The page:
Fifty years ago, this isn’t a question that would have been on many people’s minds. Student loans were typically small and paid off shortly after graduation, leaving the students who needed them free to start their adult lives, debt-free and degree in hand.
Now, things are very different, with the majority of students exiting four years of college (or more) with debt that could literally take them the rest of their lives to erase.
But what happens to the loan if the person who signed for it does pass away before it’s paid?
If you have no idea, you’re not alone – a recent survey done by Haven Life revealed that almost 75% of borrowers aren’t sure what effect their death would have on their lines.
“The reason is because it is a scary thing to think about…losing a parent, most often the co-signer, or a parent losing a child. Most people don’t think about it until something happens,” says Barbara Ginty, a certified financial planner.
The answer is that it depends on what type of loan you have, along with a few other factors.
If you have a federal student loan in your name when you pass, the outstanding balance will be wiped out through a “death discharge.” All that needs to happen is a friend or family member remitting proof of your death (a death certificate, etc) to the servicer, and it will be cleared.
The same protections are in place for Parent PLUS loans, and recent changes to tax law through the Tax Cuts And Jobs Act (2018) mean those discharged loans are not taxed as income, which is significant.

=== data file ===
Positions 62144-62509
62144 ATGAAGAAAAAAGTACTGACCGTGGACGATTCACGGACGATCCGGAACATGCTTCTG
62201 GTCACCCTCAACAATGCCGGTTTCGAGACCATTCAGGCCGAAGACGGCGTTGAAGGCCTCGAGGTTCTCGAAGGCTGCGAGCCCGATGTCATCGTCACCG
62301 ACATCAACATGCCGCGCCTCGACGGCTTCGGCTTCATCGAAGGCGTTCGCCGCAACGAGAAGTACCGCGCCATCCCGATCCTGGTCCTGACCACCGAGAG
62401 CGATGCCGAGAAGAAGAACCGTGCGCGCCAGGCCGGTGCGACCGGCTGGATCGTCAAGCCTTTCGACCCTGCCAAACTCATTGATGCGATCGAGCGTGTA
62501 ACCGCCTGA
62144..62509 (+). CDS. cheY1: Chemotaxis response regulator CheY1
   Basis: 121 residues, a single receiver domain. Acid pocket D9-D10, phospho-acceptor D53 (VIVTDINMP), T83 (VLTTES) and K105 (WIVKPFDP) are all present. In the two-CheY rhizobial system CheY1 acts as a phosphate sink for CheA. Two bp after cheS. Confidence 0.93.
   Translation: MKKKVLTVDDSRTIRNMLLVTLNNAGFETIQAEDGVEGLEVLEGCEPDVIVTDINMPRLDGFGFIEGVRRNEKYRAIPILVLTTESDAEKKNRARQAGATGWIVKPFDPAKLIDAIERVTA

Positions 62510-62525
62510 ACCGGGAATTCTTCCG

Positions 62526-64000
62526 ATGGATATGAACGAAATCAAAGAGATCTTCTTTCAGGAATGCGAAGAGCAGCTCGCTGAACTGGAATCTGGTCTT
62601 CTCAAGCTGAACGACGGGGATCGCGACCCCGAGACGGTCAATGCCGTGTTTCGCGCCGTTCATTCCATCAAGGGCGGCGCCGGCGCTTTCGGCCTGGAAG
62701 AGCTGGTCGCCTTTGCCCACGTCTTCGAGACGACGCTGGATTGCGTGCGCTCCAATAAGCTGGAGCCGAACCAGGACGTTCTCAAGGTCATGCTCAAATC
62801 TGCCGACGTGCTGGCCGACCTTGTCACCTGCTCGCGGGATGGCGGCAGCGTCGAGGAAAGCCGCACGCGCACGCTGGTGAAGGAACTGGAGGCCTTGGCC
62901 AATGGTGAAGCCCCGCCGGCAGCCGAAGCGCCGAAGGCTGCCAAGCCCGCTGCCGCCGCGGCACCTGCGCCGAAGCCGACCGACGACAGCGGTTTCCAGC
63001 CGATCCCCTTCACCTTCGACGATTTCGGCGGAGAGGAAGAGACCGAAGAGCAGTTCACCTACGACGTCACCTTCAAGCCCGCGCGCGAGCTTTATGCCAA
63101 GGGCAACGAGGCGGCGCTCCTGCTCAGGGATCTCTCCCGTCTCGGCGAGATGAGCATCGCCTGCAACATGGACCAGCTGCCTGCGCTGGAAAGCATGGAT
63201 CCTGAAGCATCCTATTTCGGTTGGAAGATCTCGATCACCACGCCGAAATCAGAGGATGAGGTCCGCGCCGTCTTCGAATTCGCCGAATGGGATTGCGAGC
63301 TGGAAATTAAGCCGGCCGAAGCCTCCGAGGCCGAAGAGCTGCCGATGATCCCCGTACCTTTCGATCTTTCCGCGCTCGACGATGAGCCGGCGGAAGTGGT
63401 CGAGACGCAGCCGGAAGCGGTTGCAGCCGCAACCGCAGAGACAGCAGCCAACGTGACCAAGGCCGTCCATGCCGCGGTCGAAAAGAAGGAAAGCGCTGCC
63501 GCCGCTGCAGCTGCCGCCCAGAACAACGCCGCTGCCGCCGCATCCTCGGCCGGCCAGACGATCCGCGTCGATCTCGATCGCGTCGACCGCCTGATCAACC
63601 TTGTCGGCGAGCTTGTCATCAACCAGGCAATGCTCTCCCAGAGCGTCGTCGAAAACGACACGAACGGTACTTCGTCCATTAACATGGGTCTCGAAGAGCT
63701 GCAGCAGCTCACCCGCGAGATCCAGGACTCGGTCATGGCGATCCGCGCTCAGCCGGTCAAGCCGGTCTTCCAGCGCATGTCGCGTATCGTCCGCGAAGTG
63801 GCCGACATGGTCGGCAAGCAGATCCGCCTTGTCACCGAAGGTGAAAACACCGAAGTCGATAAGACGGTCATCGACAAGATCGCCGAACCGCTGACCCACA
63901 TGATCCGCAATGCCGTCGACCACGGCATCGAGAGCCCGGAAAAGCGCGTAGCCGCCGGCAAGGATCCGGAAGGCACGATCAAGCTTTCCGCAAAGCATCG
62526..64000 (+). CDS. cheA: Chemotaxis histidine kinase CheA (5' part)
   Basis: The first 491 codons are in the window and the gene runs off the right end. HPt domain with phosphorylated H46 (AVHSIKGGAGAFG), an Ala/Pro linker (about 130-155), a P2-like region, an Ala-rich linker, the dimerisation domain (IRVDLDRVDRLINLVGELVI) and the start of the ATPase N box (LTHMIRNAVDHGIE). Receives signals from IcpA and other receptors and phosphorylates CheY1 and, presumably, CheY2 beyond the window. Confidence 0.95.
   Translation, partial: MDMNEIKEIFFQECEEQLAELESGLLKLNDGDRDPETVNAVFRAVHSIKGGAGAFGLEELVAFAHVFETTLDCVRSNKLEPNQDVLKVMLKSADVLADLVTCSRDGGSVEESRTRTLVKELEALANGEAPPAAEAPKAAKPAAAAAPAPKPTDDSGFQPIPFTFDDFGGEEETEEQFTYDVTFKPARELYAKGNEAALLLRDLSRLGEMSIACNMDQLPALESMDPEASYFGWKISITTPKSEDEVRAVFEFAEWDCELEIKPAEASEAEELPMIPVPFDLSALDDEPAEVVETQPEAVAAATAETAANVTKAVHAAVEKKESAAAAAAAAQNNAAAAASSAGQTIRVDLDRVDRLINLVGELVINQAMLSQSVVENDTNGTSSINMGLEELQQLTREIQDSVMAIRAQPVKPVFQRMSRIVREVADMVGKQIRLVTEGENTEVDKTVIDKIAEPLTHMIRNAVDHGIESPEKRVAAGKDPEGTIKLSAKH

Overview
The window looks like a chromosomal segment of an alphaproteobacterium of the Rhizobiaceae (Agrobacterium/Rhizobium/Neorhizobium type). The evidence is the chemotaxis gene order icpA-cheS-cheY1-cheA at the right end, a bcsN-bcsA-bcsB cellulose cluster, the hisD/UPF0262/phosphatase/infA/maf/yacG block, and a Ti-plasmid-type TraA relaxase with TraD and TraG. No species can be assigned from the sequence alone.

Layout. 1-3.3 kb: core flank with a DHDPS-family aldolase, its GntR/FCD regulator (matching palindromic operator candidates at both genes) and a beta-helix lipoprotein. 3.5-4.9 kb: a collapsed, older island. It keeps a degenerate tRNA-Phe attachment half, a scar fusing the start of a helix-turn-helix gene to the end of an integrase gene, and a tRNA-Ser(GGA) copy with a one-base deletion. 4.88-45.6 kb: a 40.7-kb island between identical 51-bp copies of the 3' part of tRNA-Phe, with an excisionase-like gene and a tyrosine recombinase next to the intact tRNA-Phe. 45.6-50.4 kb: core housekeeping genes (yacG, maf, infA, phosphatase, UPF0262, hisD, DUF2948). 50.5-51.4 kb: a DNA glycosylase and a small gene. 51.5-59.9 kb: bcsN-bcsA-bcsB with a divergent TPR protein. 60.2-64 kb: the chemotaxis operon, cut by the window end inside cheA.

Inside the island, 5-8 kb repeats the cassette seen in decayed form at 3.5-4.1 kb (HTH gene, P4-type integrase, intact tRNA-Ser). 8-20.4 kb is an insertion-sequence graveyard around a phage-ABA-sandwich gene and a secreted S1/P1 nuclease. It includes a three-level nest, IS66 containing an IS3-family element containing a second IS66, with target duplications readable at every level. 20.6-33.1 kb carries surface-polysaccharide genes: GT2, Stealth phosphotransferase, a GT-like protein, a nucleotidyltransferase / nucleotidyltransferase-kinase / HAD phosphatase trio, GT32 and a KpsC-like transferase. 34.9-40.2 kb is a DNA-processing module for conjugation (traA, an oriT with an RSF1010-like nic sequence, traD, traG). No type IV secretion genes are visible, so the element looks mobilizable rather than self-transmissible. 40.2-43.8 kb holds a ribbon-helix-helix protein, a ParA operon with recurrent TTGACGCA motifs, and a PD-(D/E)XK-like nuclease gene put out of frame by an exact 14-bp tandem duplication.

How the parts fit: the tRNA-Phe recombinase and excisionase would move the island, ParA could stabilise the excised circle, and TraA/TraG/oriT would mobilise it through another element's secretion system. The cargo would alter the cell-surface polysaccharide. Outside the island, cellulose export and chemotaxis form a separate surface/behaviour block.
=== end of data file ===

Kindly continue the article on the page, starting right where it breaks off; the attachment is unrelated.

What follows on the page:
If you have private loans, though, your situation could be a bit trickier. Discharges, even due to death, are considered on a “case-by-case basis,” says Elaine Griffin Rubin, a senior contributor for the financial aid site Edvisors.
That said, most lenders do have it in the fine print that death is a valid reason for forgiving the loan.
If your parent was a co-signer, and they pass away, though, the lender might not be as forgiving, says Ginty.
“Often times, private lenders have a clause stating that the loan goes into automatic default if the co-signer passes away.”
That means that even if you have a payment plan and are current on your payments, a company could expect you to repay the loan in full immediately if your co-signer dies.
If you live in Arizona, California, Idaho, Louisiana, Nevada, New Mexico, Texas, Washington, or Wisconsin, you could also be liable for your spouse’s loan balance, since those are community property states.
I mean, you’re young and healthy and you’ll probably never have to worry about any of this. That said, bad luck can strike anyone, so if you want to protect your loved ones, talk to them about your loans and your plans for paying your debts if something should ever happen.
Life insurance is a good idea for everyone, to be honest.
That’s your free tip for the day. You’re welcome.